However, there are so-called ever-bearing blackberry varieties that can produce flowers and bear fruit on the new growth of old canes. The new canes can then produce another crop in the fall.

When Do Blackberries Produce Fruit?

Blackberries produce fruit 45–60 days after flowering, but pollination has to occur before the fruit can be set.

Thankfully, these bushes and vines are self-fertile, meaning that you don’t have to have two plants to pollinate them.

Once their blossoms open, they attract various pollinators to your home garden, and your other plants will benefit from this plant too.

The blackberry season usually lasts from mid-to-late summer (so from July to September), and you can pick the berries for 2–3 weeks before the plant finally stops its fruit production.

But let’s get one thing clear before moving on to harvesting blackberries. Just like raspberries have seeds, so do blackberries, so you’ll have to manage with those tiny pits under your teeth.

However, some commercial growers have had success in producing blackberries with seeds so tiny you can barely feel them.

Harvesting Blackberries

Harvesting your crop doesn’t seem that difficult; all you’ve got to do is take the fruit and remove it from the plant. But when exactly should you pick blackberries?

Well, the fruit of this plant cannot ripen after being picked, so you should be 100% sure that they are ready for harvest.

For instance, many beginners tend to pick fruits as soon as they turn black, but that’s a classic mistake.

Such blackberries aren’t yet ripe and sweet enough, and you’ll be left with a bitter taste in your mouth.

Instead, wait about 3–4 days after the fruits have turned black for the sweetest blackberries.

You should also harvest your fruits and veggies early in the morning before the heat can make your plant wilt and droop due to the higher evaporation rate.

If picking the crop in the morning is not possible, you can do it in the evening, when the plants have had some time to recover from the midday heat.

Storing Blackberries

Usually, after picking my fruits and veggies, I feel fulfilled and happy that I have had such a plentiful yield; but then that ever-present question arises, “What do I do with so much fruit?”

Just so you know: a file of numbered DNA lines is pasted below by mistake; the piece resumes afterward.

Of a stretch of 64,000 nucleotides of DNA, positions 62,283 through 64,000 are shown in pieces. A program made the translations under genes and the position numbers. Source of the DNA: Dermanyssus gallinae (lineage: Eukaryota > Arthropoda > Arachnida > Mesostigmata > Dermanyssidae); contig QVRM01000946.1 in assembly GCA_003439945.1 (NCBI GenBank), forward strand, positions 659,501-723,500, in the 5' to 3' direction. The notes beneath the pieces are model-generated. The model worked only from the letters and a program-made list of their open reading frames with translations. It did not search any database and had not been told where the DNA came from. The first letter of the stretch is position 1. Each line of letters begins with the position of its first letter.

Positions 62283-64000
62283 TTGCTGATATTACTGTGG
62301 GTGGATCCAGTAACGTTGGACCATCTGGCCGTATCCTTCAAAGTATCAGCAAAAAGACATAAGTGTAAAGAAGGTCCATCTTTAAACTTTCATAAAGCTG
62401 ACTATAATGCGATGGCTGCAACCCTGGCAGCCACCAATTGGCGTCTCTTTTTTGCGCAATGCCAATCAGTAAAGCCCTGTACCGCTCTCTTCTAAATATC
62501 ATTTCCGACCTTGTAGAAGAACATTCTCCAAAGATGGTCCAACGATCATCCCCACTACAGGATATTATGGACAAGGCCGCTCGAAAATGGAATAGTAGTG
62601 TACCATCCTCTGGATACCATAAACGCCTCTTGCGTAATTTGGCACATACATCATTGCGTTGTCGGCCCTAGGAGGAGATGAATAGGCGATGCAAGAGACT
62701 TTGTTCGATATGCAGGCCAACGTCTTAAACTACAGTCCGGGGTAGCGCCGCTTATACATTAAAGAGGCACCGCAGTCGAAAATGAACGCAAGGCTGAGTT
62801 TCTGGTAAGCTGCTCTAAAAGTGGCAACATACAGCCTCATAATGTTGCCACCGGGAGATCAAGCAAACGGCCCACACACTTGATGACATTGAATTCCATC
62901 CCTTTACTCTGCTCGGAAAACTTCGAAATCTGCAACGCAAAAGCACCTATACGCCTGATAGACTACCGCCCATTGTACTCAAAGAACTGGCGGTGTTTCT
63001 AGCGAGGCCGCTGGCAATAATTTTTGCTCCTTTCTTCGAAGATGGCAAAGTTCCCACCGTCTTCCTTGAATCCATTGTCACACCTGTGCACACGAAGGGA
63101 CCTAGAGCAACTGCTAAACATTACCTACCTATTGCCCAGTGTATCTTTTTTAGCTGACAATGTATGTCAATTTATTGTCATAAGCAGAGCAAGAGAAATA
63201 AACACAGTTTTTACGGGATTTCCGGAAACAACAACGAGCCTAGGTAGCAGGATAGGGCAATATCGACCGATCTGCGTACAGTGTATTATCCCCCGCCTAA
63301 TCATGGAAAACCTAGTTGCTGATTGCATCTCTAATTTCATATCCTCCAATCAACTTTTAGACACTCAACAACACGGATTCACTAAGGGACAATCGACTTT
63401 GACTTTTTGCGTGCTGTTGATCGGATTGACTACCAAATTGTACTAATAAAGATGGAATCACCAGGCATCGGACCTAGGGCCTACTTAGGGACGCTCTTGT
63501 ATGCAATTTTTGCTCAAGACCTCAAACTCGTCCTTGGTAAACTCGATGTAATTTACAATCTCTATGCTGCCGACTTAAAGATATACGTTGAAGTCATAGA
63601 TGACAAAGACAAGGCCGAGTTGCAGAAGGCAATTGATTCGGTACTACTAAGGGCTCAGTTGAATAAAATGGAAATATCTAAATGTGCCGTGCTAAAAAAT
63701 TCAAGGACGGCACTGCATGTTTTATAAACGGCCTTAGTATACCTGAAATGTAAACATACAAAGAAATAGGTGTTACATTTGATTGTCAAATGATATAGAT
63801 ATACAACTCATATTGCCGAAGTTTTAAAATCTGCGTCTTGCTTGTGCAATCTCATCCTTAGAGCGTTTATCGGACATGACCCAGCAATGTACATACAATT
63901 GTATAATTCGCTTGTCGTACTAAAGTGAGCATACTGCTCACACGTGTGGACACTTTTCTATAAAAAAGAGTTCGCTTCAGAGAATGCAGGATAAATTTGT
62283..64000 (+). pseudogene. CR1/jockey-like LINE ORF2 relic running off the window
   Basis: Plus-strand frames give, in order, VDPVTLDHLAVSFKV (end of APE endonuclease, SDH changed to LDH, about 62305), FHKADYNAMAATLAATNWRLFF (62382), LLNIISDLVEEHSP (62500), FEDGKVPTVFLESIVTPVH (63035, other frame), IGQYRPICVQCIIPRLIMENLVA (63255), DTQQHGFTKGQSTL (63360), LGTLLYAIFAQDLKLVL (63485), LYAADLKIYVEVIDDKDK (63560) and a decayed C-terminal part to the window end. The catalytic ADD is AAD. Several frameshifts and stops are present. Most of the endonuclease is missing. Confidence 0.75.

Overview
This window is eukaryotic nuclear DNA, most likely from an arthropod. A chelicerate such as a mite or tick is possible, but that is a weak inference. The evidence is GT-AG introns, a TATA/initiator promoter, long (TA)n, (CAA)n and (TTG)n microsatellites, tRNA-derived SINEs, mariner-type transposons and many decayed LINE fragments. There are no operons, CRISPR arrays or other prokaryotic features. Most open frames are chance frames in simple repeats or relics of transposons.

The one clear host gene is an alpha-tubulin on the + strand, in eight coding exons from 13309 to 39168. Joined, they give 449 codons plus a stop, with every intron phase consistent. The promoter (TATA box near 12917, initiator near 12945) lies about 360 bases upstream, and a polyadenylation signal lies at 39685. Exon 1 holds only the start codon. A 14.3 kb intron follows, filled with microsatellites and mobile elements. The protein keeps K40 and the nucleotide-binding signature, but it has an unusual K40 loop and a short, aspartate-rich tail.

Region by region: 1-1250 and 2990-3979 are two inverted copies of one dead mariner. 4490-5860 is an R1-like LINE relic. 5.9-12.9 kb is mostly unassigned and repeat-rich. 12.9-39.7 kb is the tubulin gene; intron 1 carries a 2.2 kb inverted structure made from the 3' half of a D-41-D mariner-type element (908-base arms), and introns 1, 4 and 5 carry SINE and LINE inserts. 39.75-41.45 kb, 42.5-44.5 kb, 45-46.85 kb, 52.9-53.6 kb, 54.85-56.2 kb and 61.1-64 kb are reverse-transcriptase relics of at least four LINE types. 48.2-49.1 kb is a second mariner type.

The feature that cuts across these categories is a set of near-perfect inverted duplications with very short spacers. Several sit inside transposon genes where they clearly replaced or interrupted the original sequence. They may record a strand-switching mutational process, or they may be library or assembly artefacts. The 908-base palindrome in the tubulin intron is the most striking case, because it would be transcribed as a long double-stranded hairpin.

Well, you can always eat your fill and then store the rest for future use.

For instance, blackberries can last for about a day in the open air, but if you wash, dry, and refrigerate them, they can stay fresh for about 2–3 days.

Of course, you can always freeze them and then thaw them once you’re ready to make that cake or pie.

Another thing I love doing when I have too much fruit is making juices or jams.

My favorite blackberry jam recipe is rather simple; just cook the blackberries, sugar, and lemon juice together for about 20 minutes, and you’ll have a homemade treat.

(Of course, you might need more time if you use more than two pounds of blackberries.)

I altered the recipe slightly and add less sugar since I really like the sour taste of blackberries on buttery toast.

How To Plant And Grow Blackberries

The first thing you need to do before planting your blackberries is choose the variety. You should choose between erect, semi-erect, and trailing blackberries, thorny or thornless.

Triple Crown is one of the popular semi-erect thornless cultivars that bears those huge juicy fruits ideal for eating raw or using in cakes.

But if you want an erect thornless blackberry bush, you won’t make a mistake with the Prime-Ark Freedom cultivar.

If you want a trailing blackberry to keep your raspberry plant company, you can opt for a Pacific blackberry. It has the smallest fruits among these varieties, but they are equally delicious and perfect for jams and juices.

Of course, always bear in mind your USDA zone since not all blackberries can handle the cold present in zone 4.

After choosing the variety, it’s time to start planting!

How To Plant Blackberries

Erect blackberries can grow on their own, but semi-erect and trailing plants require some support, so consider placing some trellises into the soil when planting.

Another thing you need to be very careful about is the location. Choose a spot where your brambles will have enough space to grow and where the full sun will shine on them, ensuring the sweetness of the fruit.

You should also prepare the soil properly before planting. Blackberries need a fertile and well-draining medium, so consider planting them in raised beds if your garden soil is too heavy and amending it with compost.